Here’s some Nerd math - let’s say you typically spend about $10,000 per year on your credit card. If Card A provides a rewards rate of 1% at no annual fee and Card B provides a rewards rate of 2% and charges a $75 annual fee, you’re actually better off going with Card B. You’ll net $125 in rewards with Card B when both the rewards rate and annual fee are accounted for, and only $100 with Card A. In case you’re curious, here’s the math:
Card A: $10,000 (annual spend) x .01 (rewards rate) = $100 earned annually
Card B: $10,000 (annual spend) x .02 (rewards rate) = $200 earned annually - $75 annual fee = $125 net rewards
And that’s only looking at the rewards rate – it’s also likely that you’ll get a much higher signup bonus with Card B, too.
All this is to say that annual fees aren’t a waste of money for everyone. Think critically about this as you compare the cards you’re interested in.
11. Am I concerned about interest rate?
If you answered yes to this question, it’s time to take a step back and figure out why. On the one hand, some people use credit cards to finance one big purchase that they don’t have the cash on hand for. In this case, looking for a card that offers a long 0% purchase APR is a good idea.
For instance, let’s say you want to buy an engagement ring for your sweetie. If you dropped the ball on saving up for it, getting a card that offers a 0% introductory interest rate for 12, 15 or even 18 months will give you a decent amount of time to pay off the purchase before finance charges start building up.
On the other hand, if you’re concerned about a credit card’s interest rate because you typically revolve a balance from month to month, it’s time to reevaluate your spending habits. Credit cards are a tool for making purchases, building credit and earning rewards – not extra income.
It should be a top priority to pay off your balance in full every month; if you do so, the interest rate on your credit card doesn’t matter because you’ll never pay it. To ensure that you’re not spending more than you can afford to pay off by your billing due date, follow these tips:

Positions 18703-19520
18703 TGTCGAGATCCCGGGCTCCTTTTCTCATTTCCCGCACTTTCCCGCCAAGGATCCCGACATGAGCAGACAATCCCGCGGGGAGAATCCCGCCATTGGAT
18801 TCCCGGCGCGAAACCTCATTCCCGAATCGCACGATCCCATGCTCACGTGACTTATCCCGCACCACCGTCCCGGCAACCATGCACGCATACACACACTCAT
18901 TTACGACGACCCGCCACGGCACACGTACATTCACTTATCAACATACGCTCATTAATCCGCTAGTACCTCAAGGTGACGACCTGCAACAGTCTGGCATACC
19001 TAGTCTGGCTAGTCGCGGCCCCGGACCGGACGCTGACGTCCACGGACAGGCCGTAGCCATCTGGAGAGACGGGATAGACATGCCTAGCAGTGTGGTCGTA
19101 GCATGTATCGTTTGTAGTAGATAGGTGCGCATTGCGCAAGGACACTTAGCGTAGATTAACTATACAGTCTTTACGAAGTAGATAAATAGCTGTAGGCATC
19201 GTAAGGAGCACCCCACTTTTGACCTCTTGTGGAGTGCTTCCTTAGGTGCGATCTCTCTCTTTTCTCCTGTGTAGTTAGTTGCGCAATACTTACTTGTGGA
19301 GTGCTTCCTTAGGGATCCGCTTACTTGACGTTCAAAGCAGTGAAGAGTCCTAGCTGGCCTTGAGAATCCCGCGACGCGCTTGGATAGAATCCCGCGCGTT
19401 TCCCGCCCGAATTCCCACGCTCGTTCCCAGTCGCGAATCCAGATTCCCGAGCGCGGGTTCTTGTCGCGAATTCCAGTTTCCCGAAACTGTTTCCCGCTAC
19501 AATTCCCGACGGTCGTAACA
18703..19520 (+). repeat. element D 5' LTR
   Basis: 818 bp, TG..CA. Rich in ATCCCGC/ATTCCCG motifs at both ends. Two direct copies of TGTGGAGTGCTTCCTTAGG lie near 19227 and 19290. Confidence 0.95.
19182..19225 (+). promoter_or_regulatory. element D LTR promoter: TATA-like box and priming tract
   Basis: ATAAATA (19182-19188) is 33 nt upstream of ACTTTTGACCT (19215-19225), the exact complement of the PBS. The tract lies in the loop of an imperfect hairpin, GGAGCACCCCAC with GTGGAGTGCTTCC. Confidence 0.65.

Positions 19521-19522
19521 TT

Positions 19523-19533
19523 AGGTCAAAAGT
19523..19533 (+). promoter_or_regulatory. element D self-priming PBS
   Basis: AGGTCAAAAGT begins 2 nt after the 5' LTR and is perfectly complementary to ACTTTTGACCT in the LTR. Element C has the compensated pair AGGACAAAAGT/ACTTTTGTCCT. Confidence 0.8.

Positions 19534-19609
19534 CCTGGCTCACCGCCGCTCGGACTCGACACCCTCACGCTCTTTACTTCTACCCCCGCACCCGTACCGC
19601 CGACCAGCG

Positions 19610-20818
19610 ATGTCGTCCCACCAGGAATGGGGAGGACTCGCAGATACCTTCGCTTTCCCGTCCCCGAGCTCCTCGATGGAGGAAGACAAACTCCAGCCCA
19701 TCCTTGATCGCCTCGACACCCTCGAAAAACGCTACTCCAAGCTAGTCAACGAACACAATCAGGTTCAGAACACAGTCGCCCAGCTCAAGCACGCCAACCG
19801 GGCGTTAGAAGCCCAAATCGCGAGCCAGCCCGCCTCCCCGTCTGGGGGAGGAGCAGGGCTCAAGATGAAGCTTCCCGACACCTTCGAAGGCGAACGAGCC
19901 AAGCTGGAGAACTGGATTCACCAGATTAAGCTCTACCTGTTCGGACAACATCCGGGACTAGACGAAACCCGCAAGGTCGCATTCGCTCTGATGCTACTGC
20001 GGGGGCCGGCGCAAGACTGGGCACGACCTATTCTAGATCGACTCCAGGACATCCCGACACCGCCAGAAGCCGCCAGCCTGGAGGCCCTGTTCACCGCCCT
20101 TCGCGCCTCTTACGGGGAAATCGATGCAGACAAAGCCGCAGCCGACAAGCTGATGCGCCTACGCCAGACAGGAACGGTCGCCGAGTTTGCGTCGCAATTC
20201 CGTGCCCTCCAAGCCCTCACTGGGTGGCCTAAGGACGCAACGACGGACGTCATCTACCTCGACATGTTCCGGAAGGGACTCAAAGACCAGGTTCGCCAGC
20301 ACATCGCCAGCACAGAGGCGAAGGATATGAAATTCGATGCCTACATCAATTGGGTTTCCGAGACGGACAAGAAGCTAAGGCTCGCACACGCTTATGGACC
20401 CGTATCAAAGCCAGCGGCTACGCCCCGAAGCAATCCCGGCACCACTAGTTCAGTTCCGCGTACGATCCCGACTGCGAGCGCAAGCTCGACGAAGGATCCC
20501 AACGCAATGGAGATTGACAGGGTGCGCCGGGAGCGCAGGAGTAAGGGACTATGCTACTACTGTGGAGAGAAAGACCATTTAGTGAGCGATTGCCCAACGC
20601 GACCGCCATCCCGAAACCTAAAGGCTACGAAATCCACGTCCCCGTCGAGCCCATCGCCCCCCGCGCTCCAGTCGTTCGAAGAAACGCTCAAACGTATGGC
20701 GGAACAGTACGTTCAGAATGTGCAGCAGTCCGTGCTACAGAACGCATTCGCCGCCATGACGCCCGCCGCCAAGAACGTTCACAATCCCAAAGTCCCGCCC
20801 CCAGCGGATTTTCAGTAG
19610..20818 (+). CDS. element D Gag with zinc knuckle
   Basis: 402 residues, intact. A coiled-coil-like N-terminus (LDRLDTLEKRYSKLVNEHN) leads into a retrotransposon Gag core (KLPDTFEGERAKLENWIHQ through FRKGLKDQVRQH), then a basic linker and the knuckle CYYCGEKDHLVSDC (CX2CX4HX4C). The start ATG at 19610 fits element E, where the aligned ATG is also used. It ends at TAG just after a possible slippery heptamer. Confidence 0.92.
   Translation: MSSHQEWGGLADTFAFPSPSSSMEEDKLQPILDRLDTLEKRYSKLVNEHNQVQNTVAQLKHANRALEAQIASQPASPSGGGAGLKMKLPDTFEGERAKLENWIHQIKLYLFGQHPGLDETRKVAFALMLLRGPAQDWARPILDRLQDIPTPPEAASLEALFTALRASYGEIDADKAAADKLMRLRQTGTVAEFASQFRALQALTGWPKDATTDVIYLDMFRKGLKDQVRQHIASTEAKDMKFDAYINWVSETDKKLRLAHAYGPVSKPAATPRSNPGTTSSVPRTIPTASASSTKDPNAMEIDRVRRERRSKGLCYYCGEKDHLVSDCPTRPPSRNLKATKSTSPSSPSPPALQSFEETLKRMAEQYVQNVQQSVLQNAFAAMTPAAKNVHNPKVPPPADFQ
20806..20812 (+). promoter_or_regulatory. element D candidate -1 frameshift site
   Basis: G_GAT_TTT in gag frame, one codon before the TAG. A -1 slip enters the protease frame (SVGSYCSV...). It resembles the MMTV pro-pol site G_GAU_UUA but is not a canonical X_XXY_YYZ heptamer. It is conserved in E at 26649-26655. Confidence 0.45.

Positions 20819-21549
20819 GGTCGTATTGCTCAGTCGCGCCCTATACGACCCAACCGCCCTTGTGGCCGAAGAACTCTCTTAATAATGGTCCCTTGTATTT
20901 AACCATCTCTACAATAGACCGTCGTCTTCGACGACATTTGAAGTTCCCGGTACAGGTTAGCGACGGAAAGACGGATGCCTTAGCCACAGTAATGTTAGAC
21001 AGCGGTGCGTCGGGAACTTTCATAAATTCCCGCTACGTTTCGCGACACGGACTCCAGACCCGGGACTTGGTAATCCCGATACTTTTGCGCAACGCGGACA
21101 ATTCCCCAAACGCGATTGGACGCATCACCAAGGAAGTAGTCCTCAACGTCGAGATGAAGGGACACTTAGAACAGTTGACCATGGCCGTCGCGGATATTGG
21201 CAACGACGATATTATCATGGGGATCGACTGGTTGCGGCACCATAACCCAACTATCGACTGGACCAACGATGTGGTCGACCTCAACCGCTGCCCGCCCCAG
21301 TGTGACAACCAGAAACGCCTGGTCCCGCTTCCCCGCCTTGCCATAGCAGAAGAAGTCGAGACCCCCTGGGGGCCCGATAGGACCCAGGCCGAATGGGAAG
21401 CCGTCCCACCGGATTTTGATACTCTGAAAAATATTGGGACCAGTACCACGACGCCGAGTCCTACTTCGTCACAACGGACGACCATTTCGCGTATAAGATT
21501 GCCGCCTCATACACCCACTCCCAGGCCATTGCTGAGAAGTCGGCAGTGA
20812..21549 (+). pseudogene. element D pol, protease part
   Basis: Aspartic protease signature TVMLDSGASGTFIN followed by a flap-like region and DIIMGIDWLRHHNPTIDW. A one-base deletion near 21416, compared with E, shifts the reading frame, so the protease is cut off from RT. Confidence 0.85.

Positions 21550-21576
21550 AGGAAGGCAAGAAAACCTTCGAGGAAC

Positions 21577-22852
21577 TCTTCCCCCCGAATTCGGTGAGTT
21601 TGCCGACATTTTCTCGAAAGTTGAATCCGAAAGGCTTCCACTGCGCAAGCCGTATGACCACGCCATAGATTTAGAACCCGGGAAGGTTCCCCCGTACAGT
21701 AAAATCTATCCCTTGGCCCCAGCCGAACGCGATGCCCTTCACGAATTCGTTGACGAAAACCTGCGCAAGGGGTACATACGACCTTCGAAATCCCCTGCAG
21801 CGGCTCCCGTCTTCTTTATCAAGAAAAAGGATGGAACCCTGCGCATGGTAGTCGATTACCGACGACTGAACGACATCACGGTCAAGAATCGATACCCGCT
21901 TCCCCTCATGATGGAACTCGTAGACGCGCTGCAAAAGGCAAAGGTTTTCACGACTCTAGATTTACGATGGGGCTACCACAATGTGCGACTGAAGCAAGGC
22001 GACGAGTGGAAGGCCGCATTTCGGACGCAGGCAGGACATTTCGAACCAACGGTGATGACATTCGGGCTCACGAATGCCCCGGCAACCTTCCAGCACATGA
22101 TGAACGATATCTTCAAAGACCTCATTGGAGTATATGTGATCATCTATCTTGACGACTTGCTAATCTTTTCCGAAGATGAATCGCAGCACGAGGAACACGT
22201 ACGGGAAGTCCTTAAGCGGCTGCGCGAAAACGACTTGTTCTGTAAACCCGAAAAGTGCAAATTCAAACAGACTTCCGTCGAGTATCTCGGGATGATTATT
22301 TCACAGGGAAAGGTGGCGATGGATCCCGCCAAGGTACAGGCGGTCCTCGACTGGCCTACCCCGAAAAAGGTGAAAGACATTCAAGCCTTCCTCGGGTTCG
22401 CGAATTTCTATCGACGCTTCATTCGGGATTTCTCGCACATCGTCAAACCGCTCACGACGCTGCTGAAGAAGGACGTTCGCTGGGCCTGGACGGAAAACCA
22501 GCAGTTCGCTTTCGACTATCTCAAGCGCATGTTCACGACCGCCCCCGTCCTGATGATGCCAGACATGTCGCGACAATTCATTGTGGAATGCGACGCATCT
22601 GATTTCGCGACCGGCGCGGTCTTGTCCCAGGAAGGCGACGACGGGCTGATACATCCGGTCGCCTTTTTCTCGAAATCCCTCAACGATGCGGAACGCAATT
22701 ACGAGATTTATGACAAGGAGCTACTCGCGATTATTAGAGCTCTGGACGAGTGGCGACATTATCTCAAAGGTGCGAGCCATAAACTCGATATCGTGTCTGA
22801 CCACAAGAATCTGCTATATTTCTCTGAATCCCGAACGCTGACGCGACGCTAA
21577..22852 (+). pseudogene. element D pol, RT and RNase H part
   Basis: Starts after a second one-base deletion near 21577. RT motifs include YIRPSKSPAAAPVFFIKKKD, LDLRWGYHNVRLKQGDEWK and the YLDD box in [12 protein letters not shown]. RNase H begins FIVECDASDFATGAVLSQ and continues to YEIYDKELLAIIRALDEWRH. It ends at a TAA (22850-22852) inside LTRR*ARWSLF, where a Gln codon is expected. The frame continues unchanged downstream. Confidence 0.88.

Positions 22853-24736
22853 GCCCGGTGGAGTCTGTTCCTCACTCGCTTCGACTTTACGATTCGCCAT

- Make a budget and track your spending; only put charges on your card that fit into your spending plan.
- Use your online account to check your balance every couple of days.
- Sign up for balance alerts from your issuer so that you’ll get a text or email if you’re approaching your spending limit for the month.
12. Am I considering debit or a prepaid card instead of a credit card?
If you answered yes to this question, you’re exploring all your options – and that’s a good thing. To summarize how each type of card works, it’s helpful to think about how/when you’re paying for your items:
- With prepaid debit, you’re paying before you swipe.
- With debit, you’re paying when you swipe.
- With credit, you’re paying after you swipe.
A big reason that a lot of folks gravitate to debit (regular and prepaid) is that they’re nervous about paying for their items after they’ve made the purchase – meaning, when the bill comes at the end of the month. Many worry they’ll overspend and get into debt.
Although you do need to be vigilant about avoiding debt when you use a credit card, you’re also getting a lot of great benefits that debit doesn’t provide. In general, you’ll enjoy greater security, fewer fees (in the case of prepaid debit) and rewards. Most debit cards just don’t stack up on these metrics.
But the biggest benefit to using credit over debit is that you’ll have the opportunity to build your credit score. Since neither prepaid nor regular debit cards involve using a line of credit, using these cards will have no impact on your credit score.
On the other hand, if you pay your credit card bill on time and in full every month, you’ll be taking an important step toward creating a solid credit profile. This will make a lot of other aspects of your financial life easier in the future, including purchasing a car and a home, so it’s certainly something to consider.
If you do decide to go the prepaid debit route, be very careful about fees. Many of these products charge fees that could add up to hundreds of dollars on an annual basis, so be sure to check out our tool to find a transparent, low-cost card that fits your lifestyle.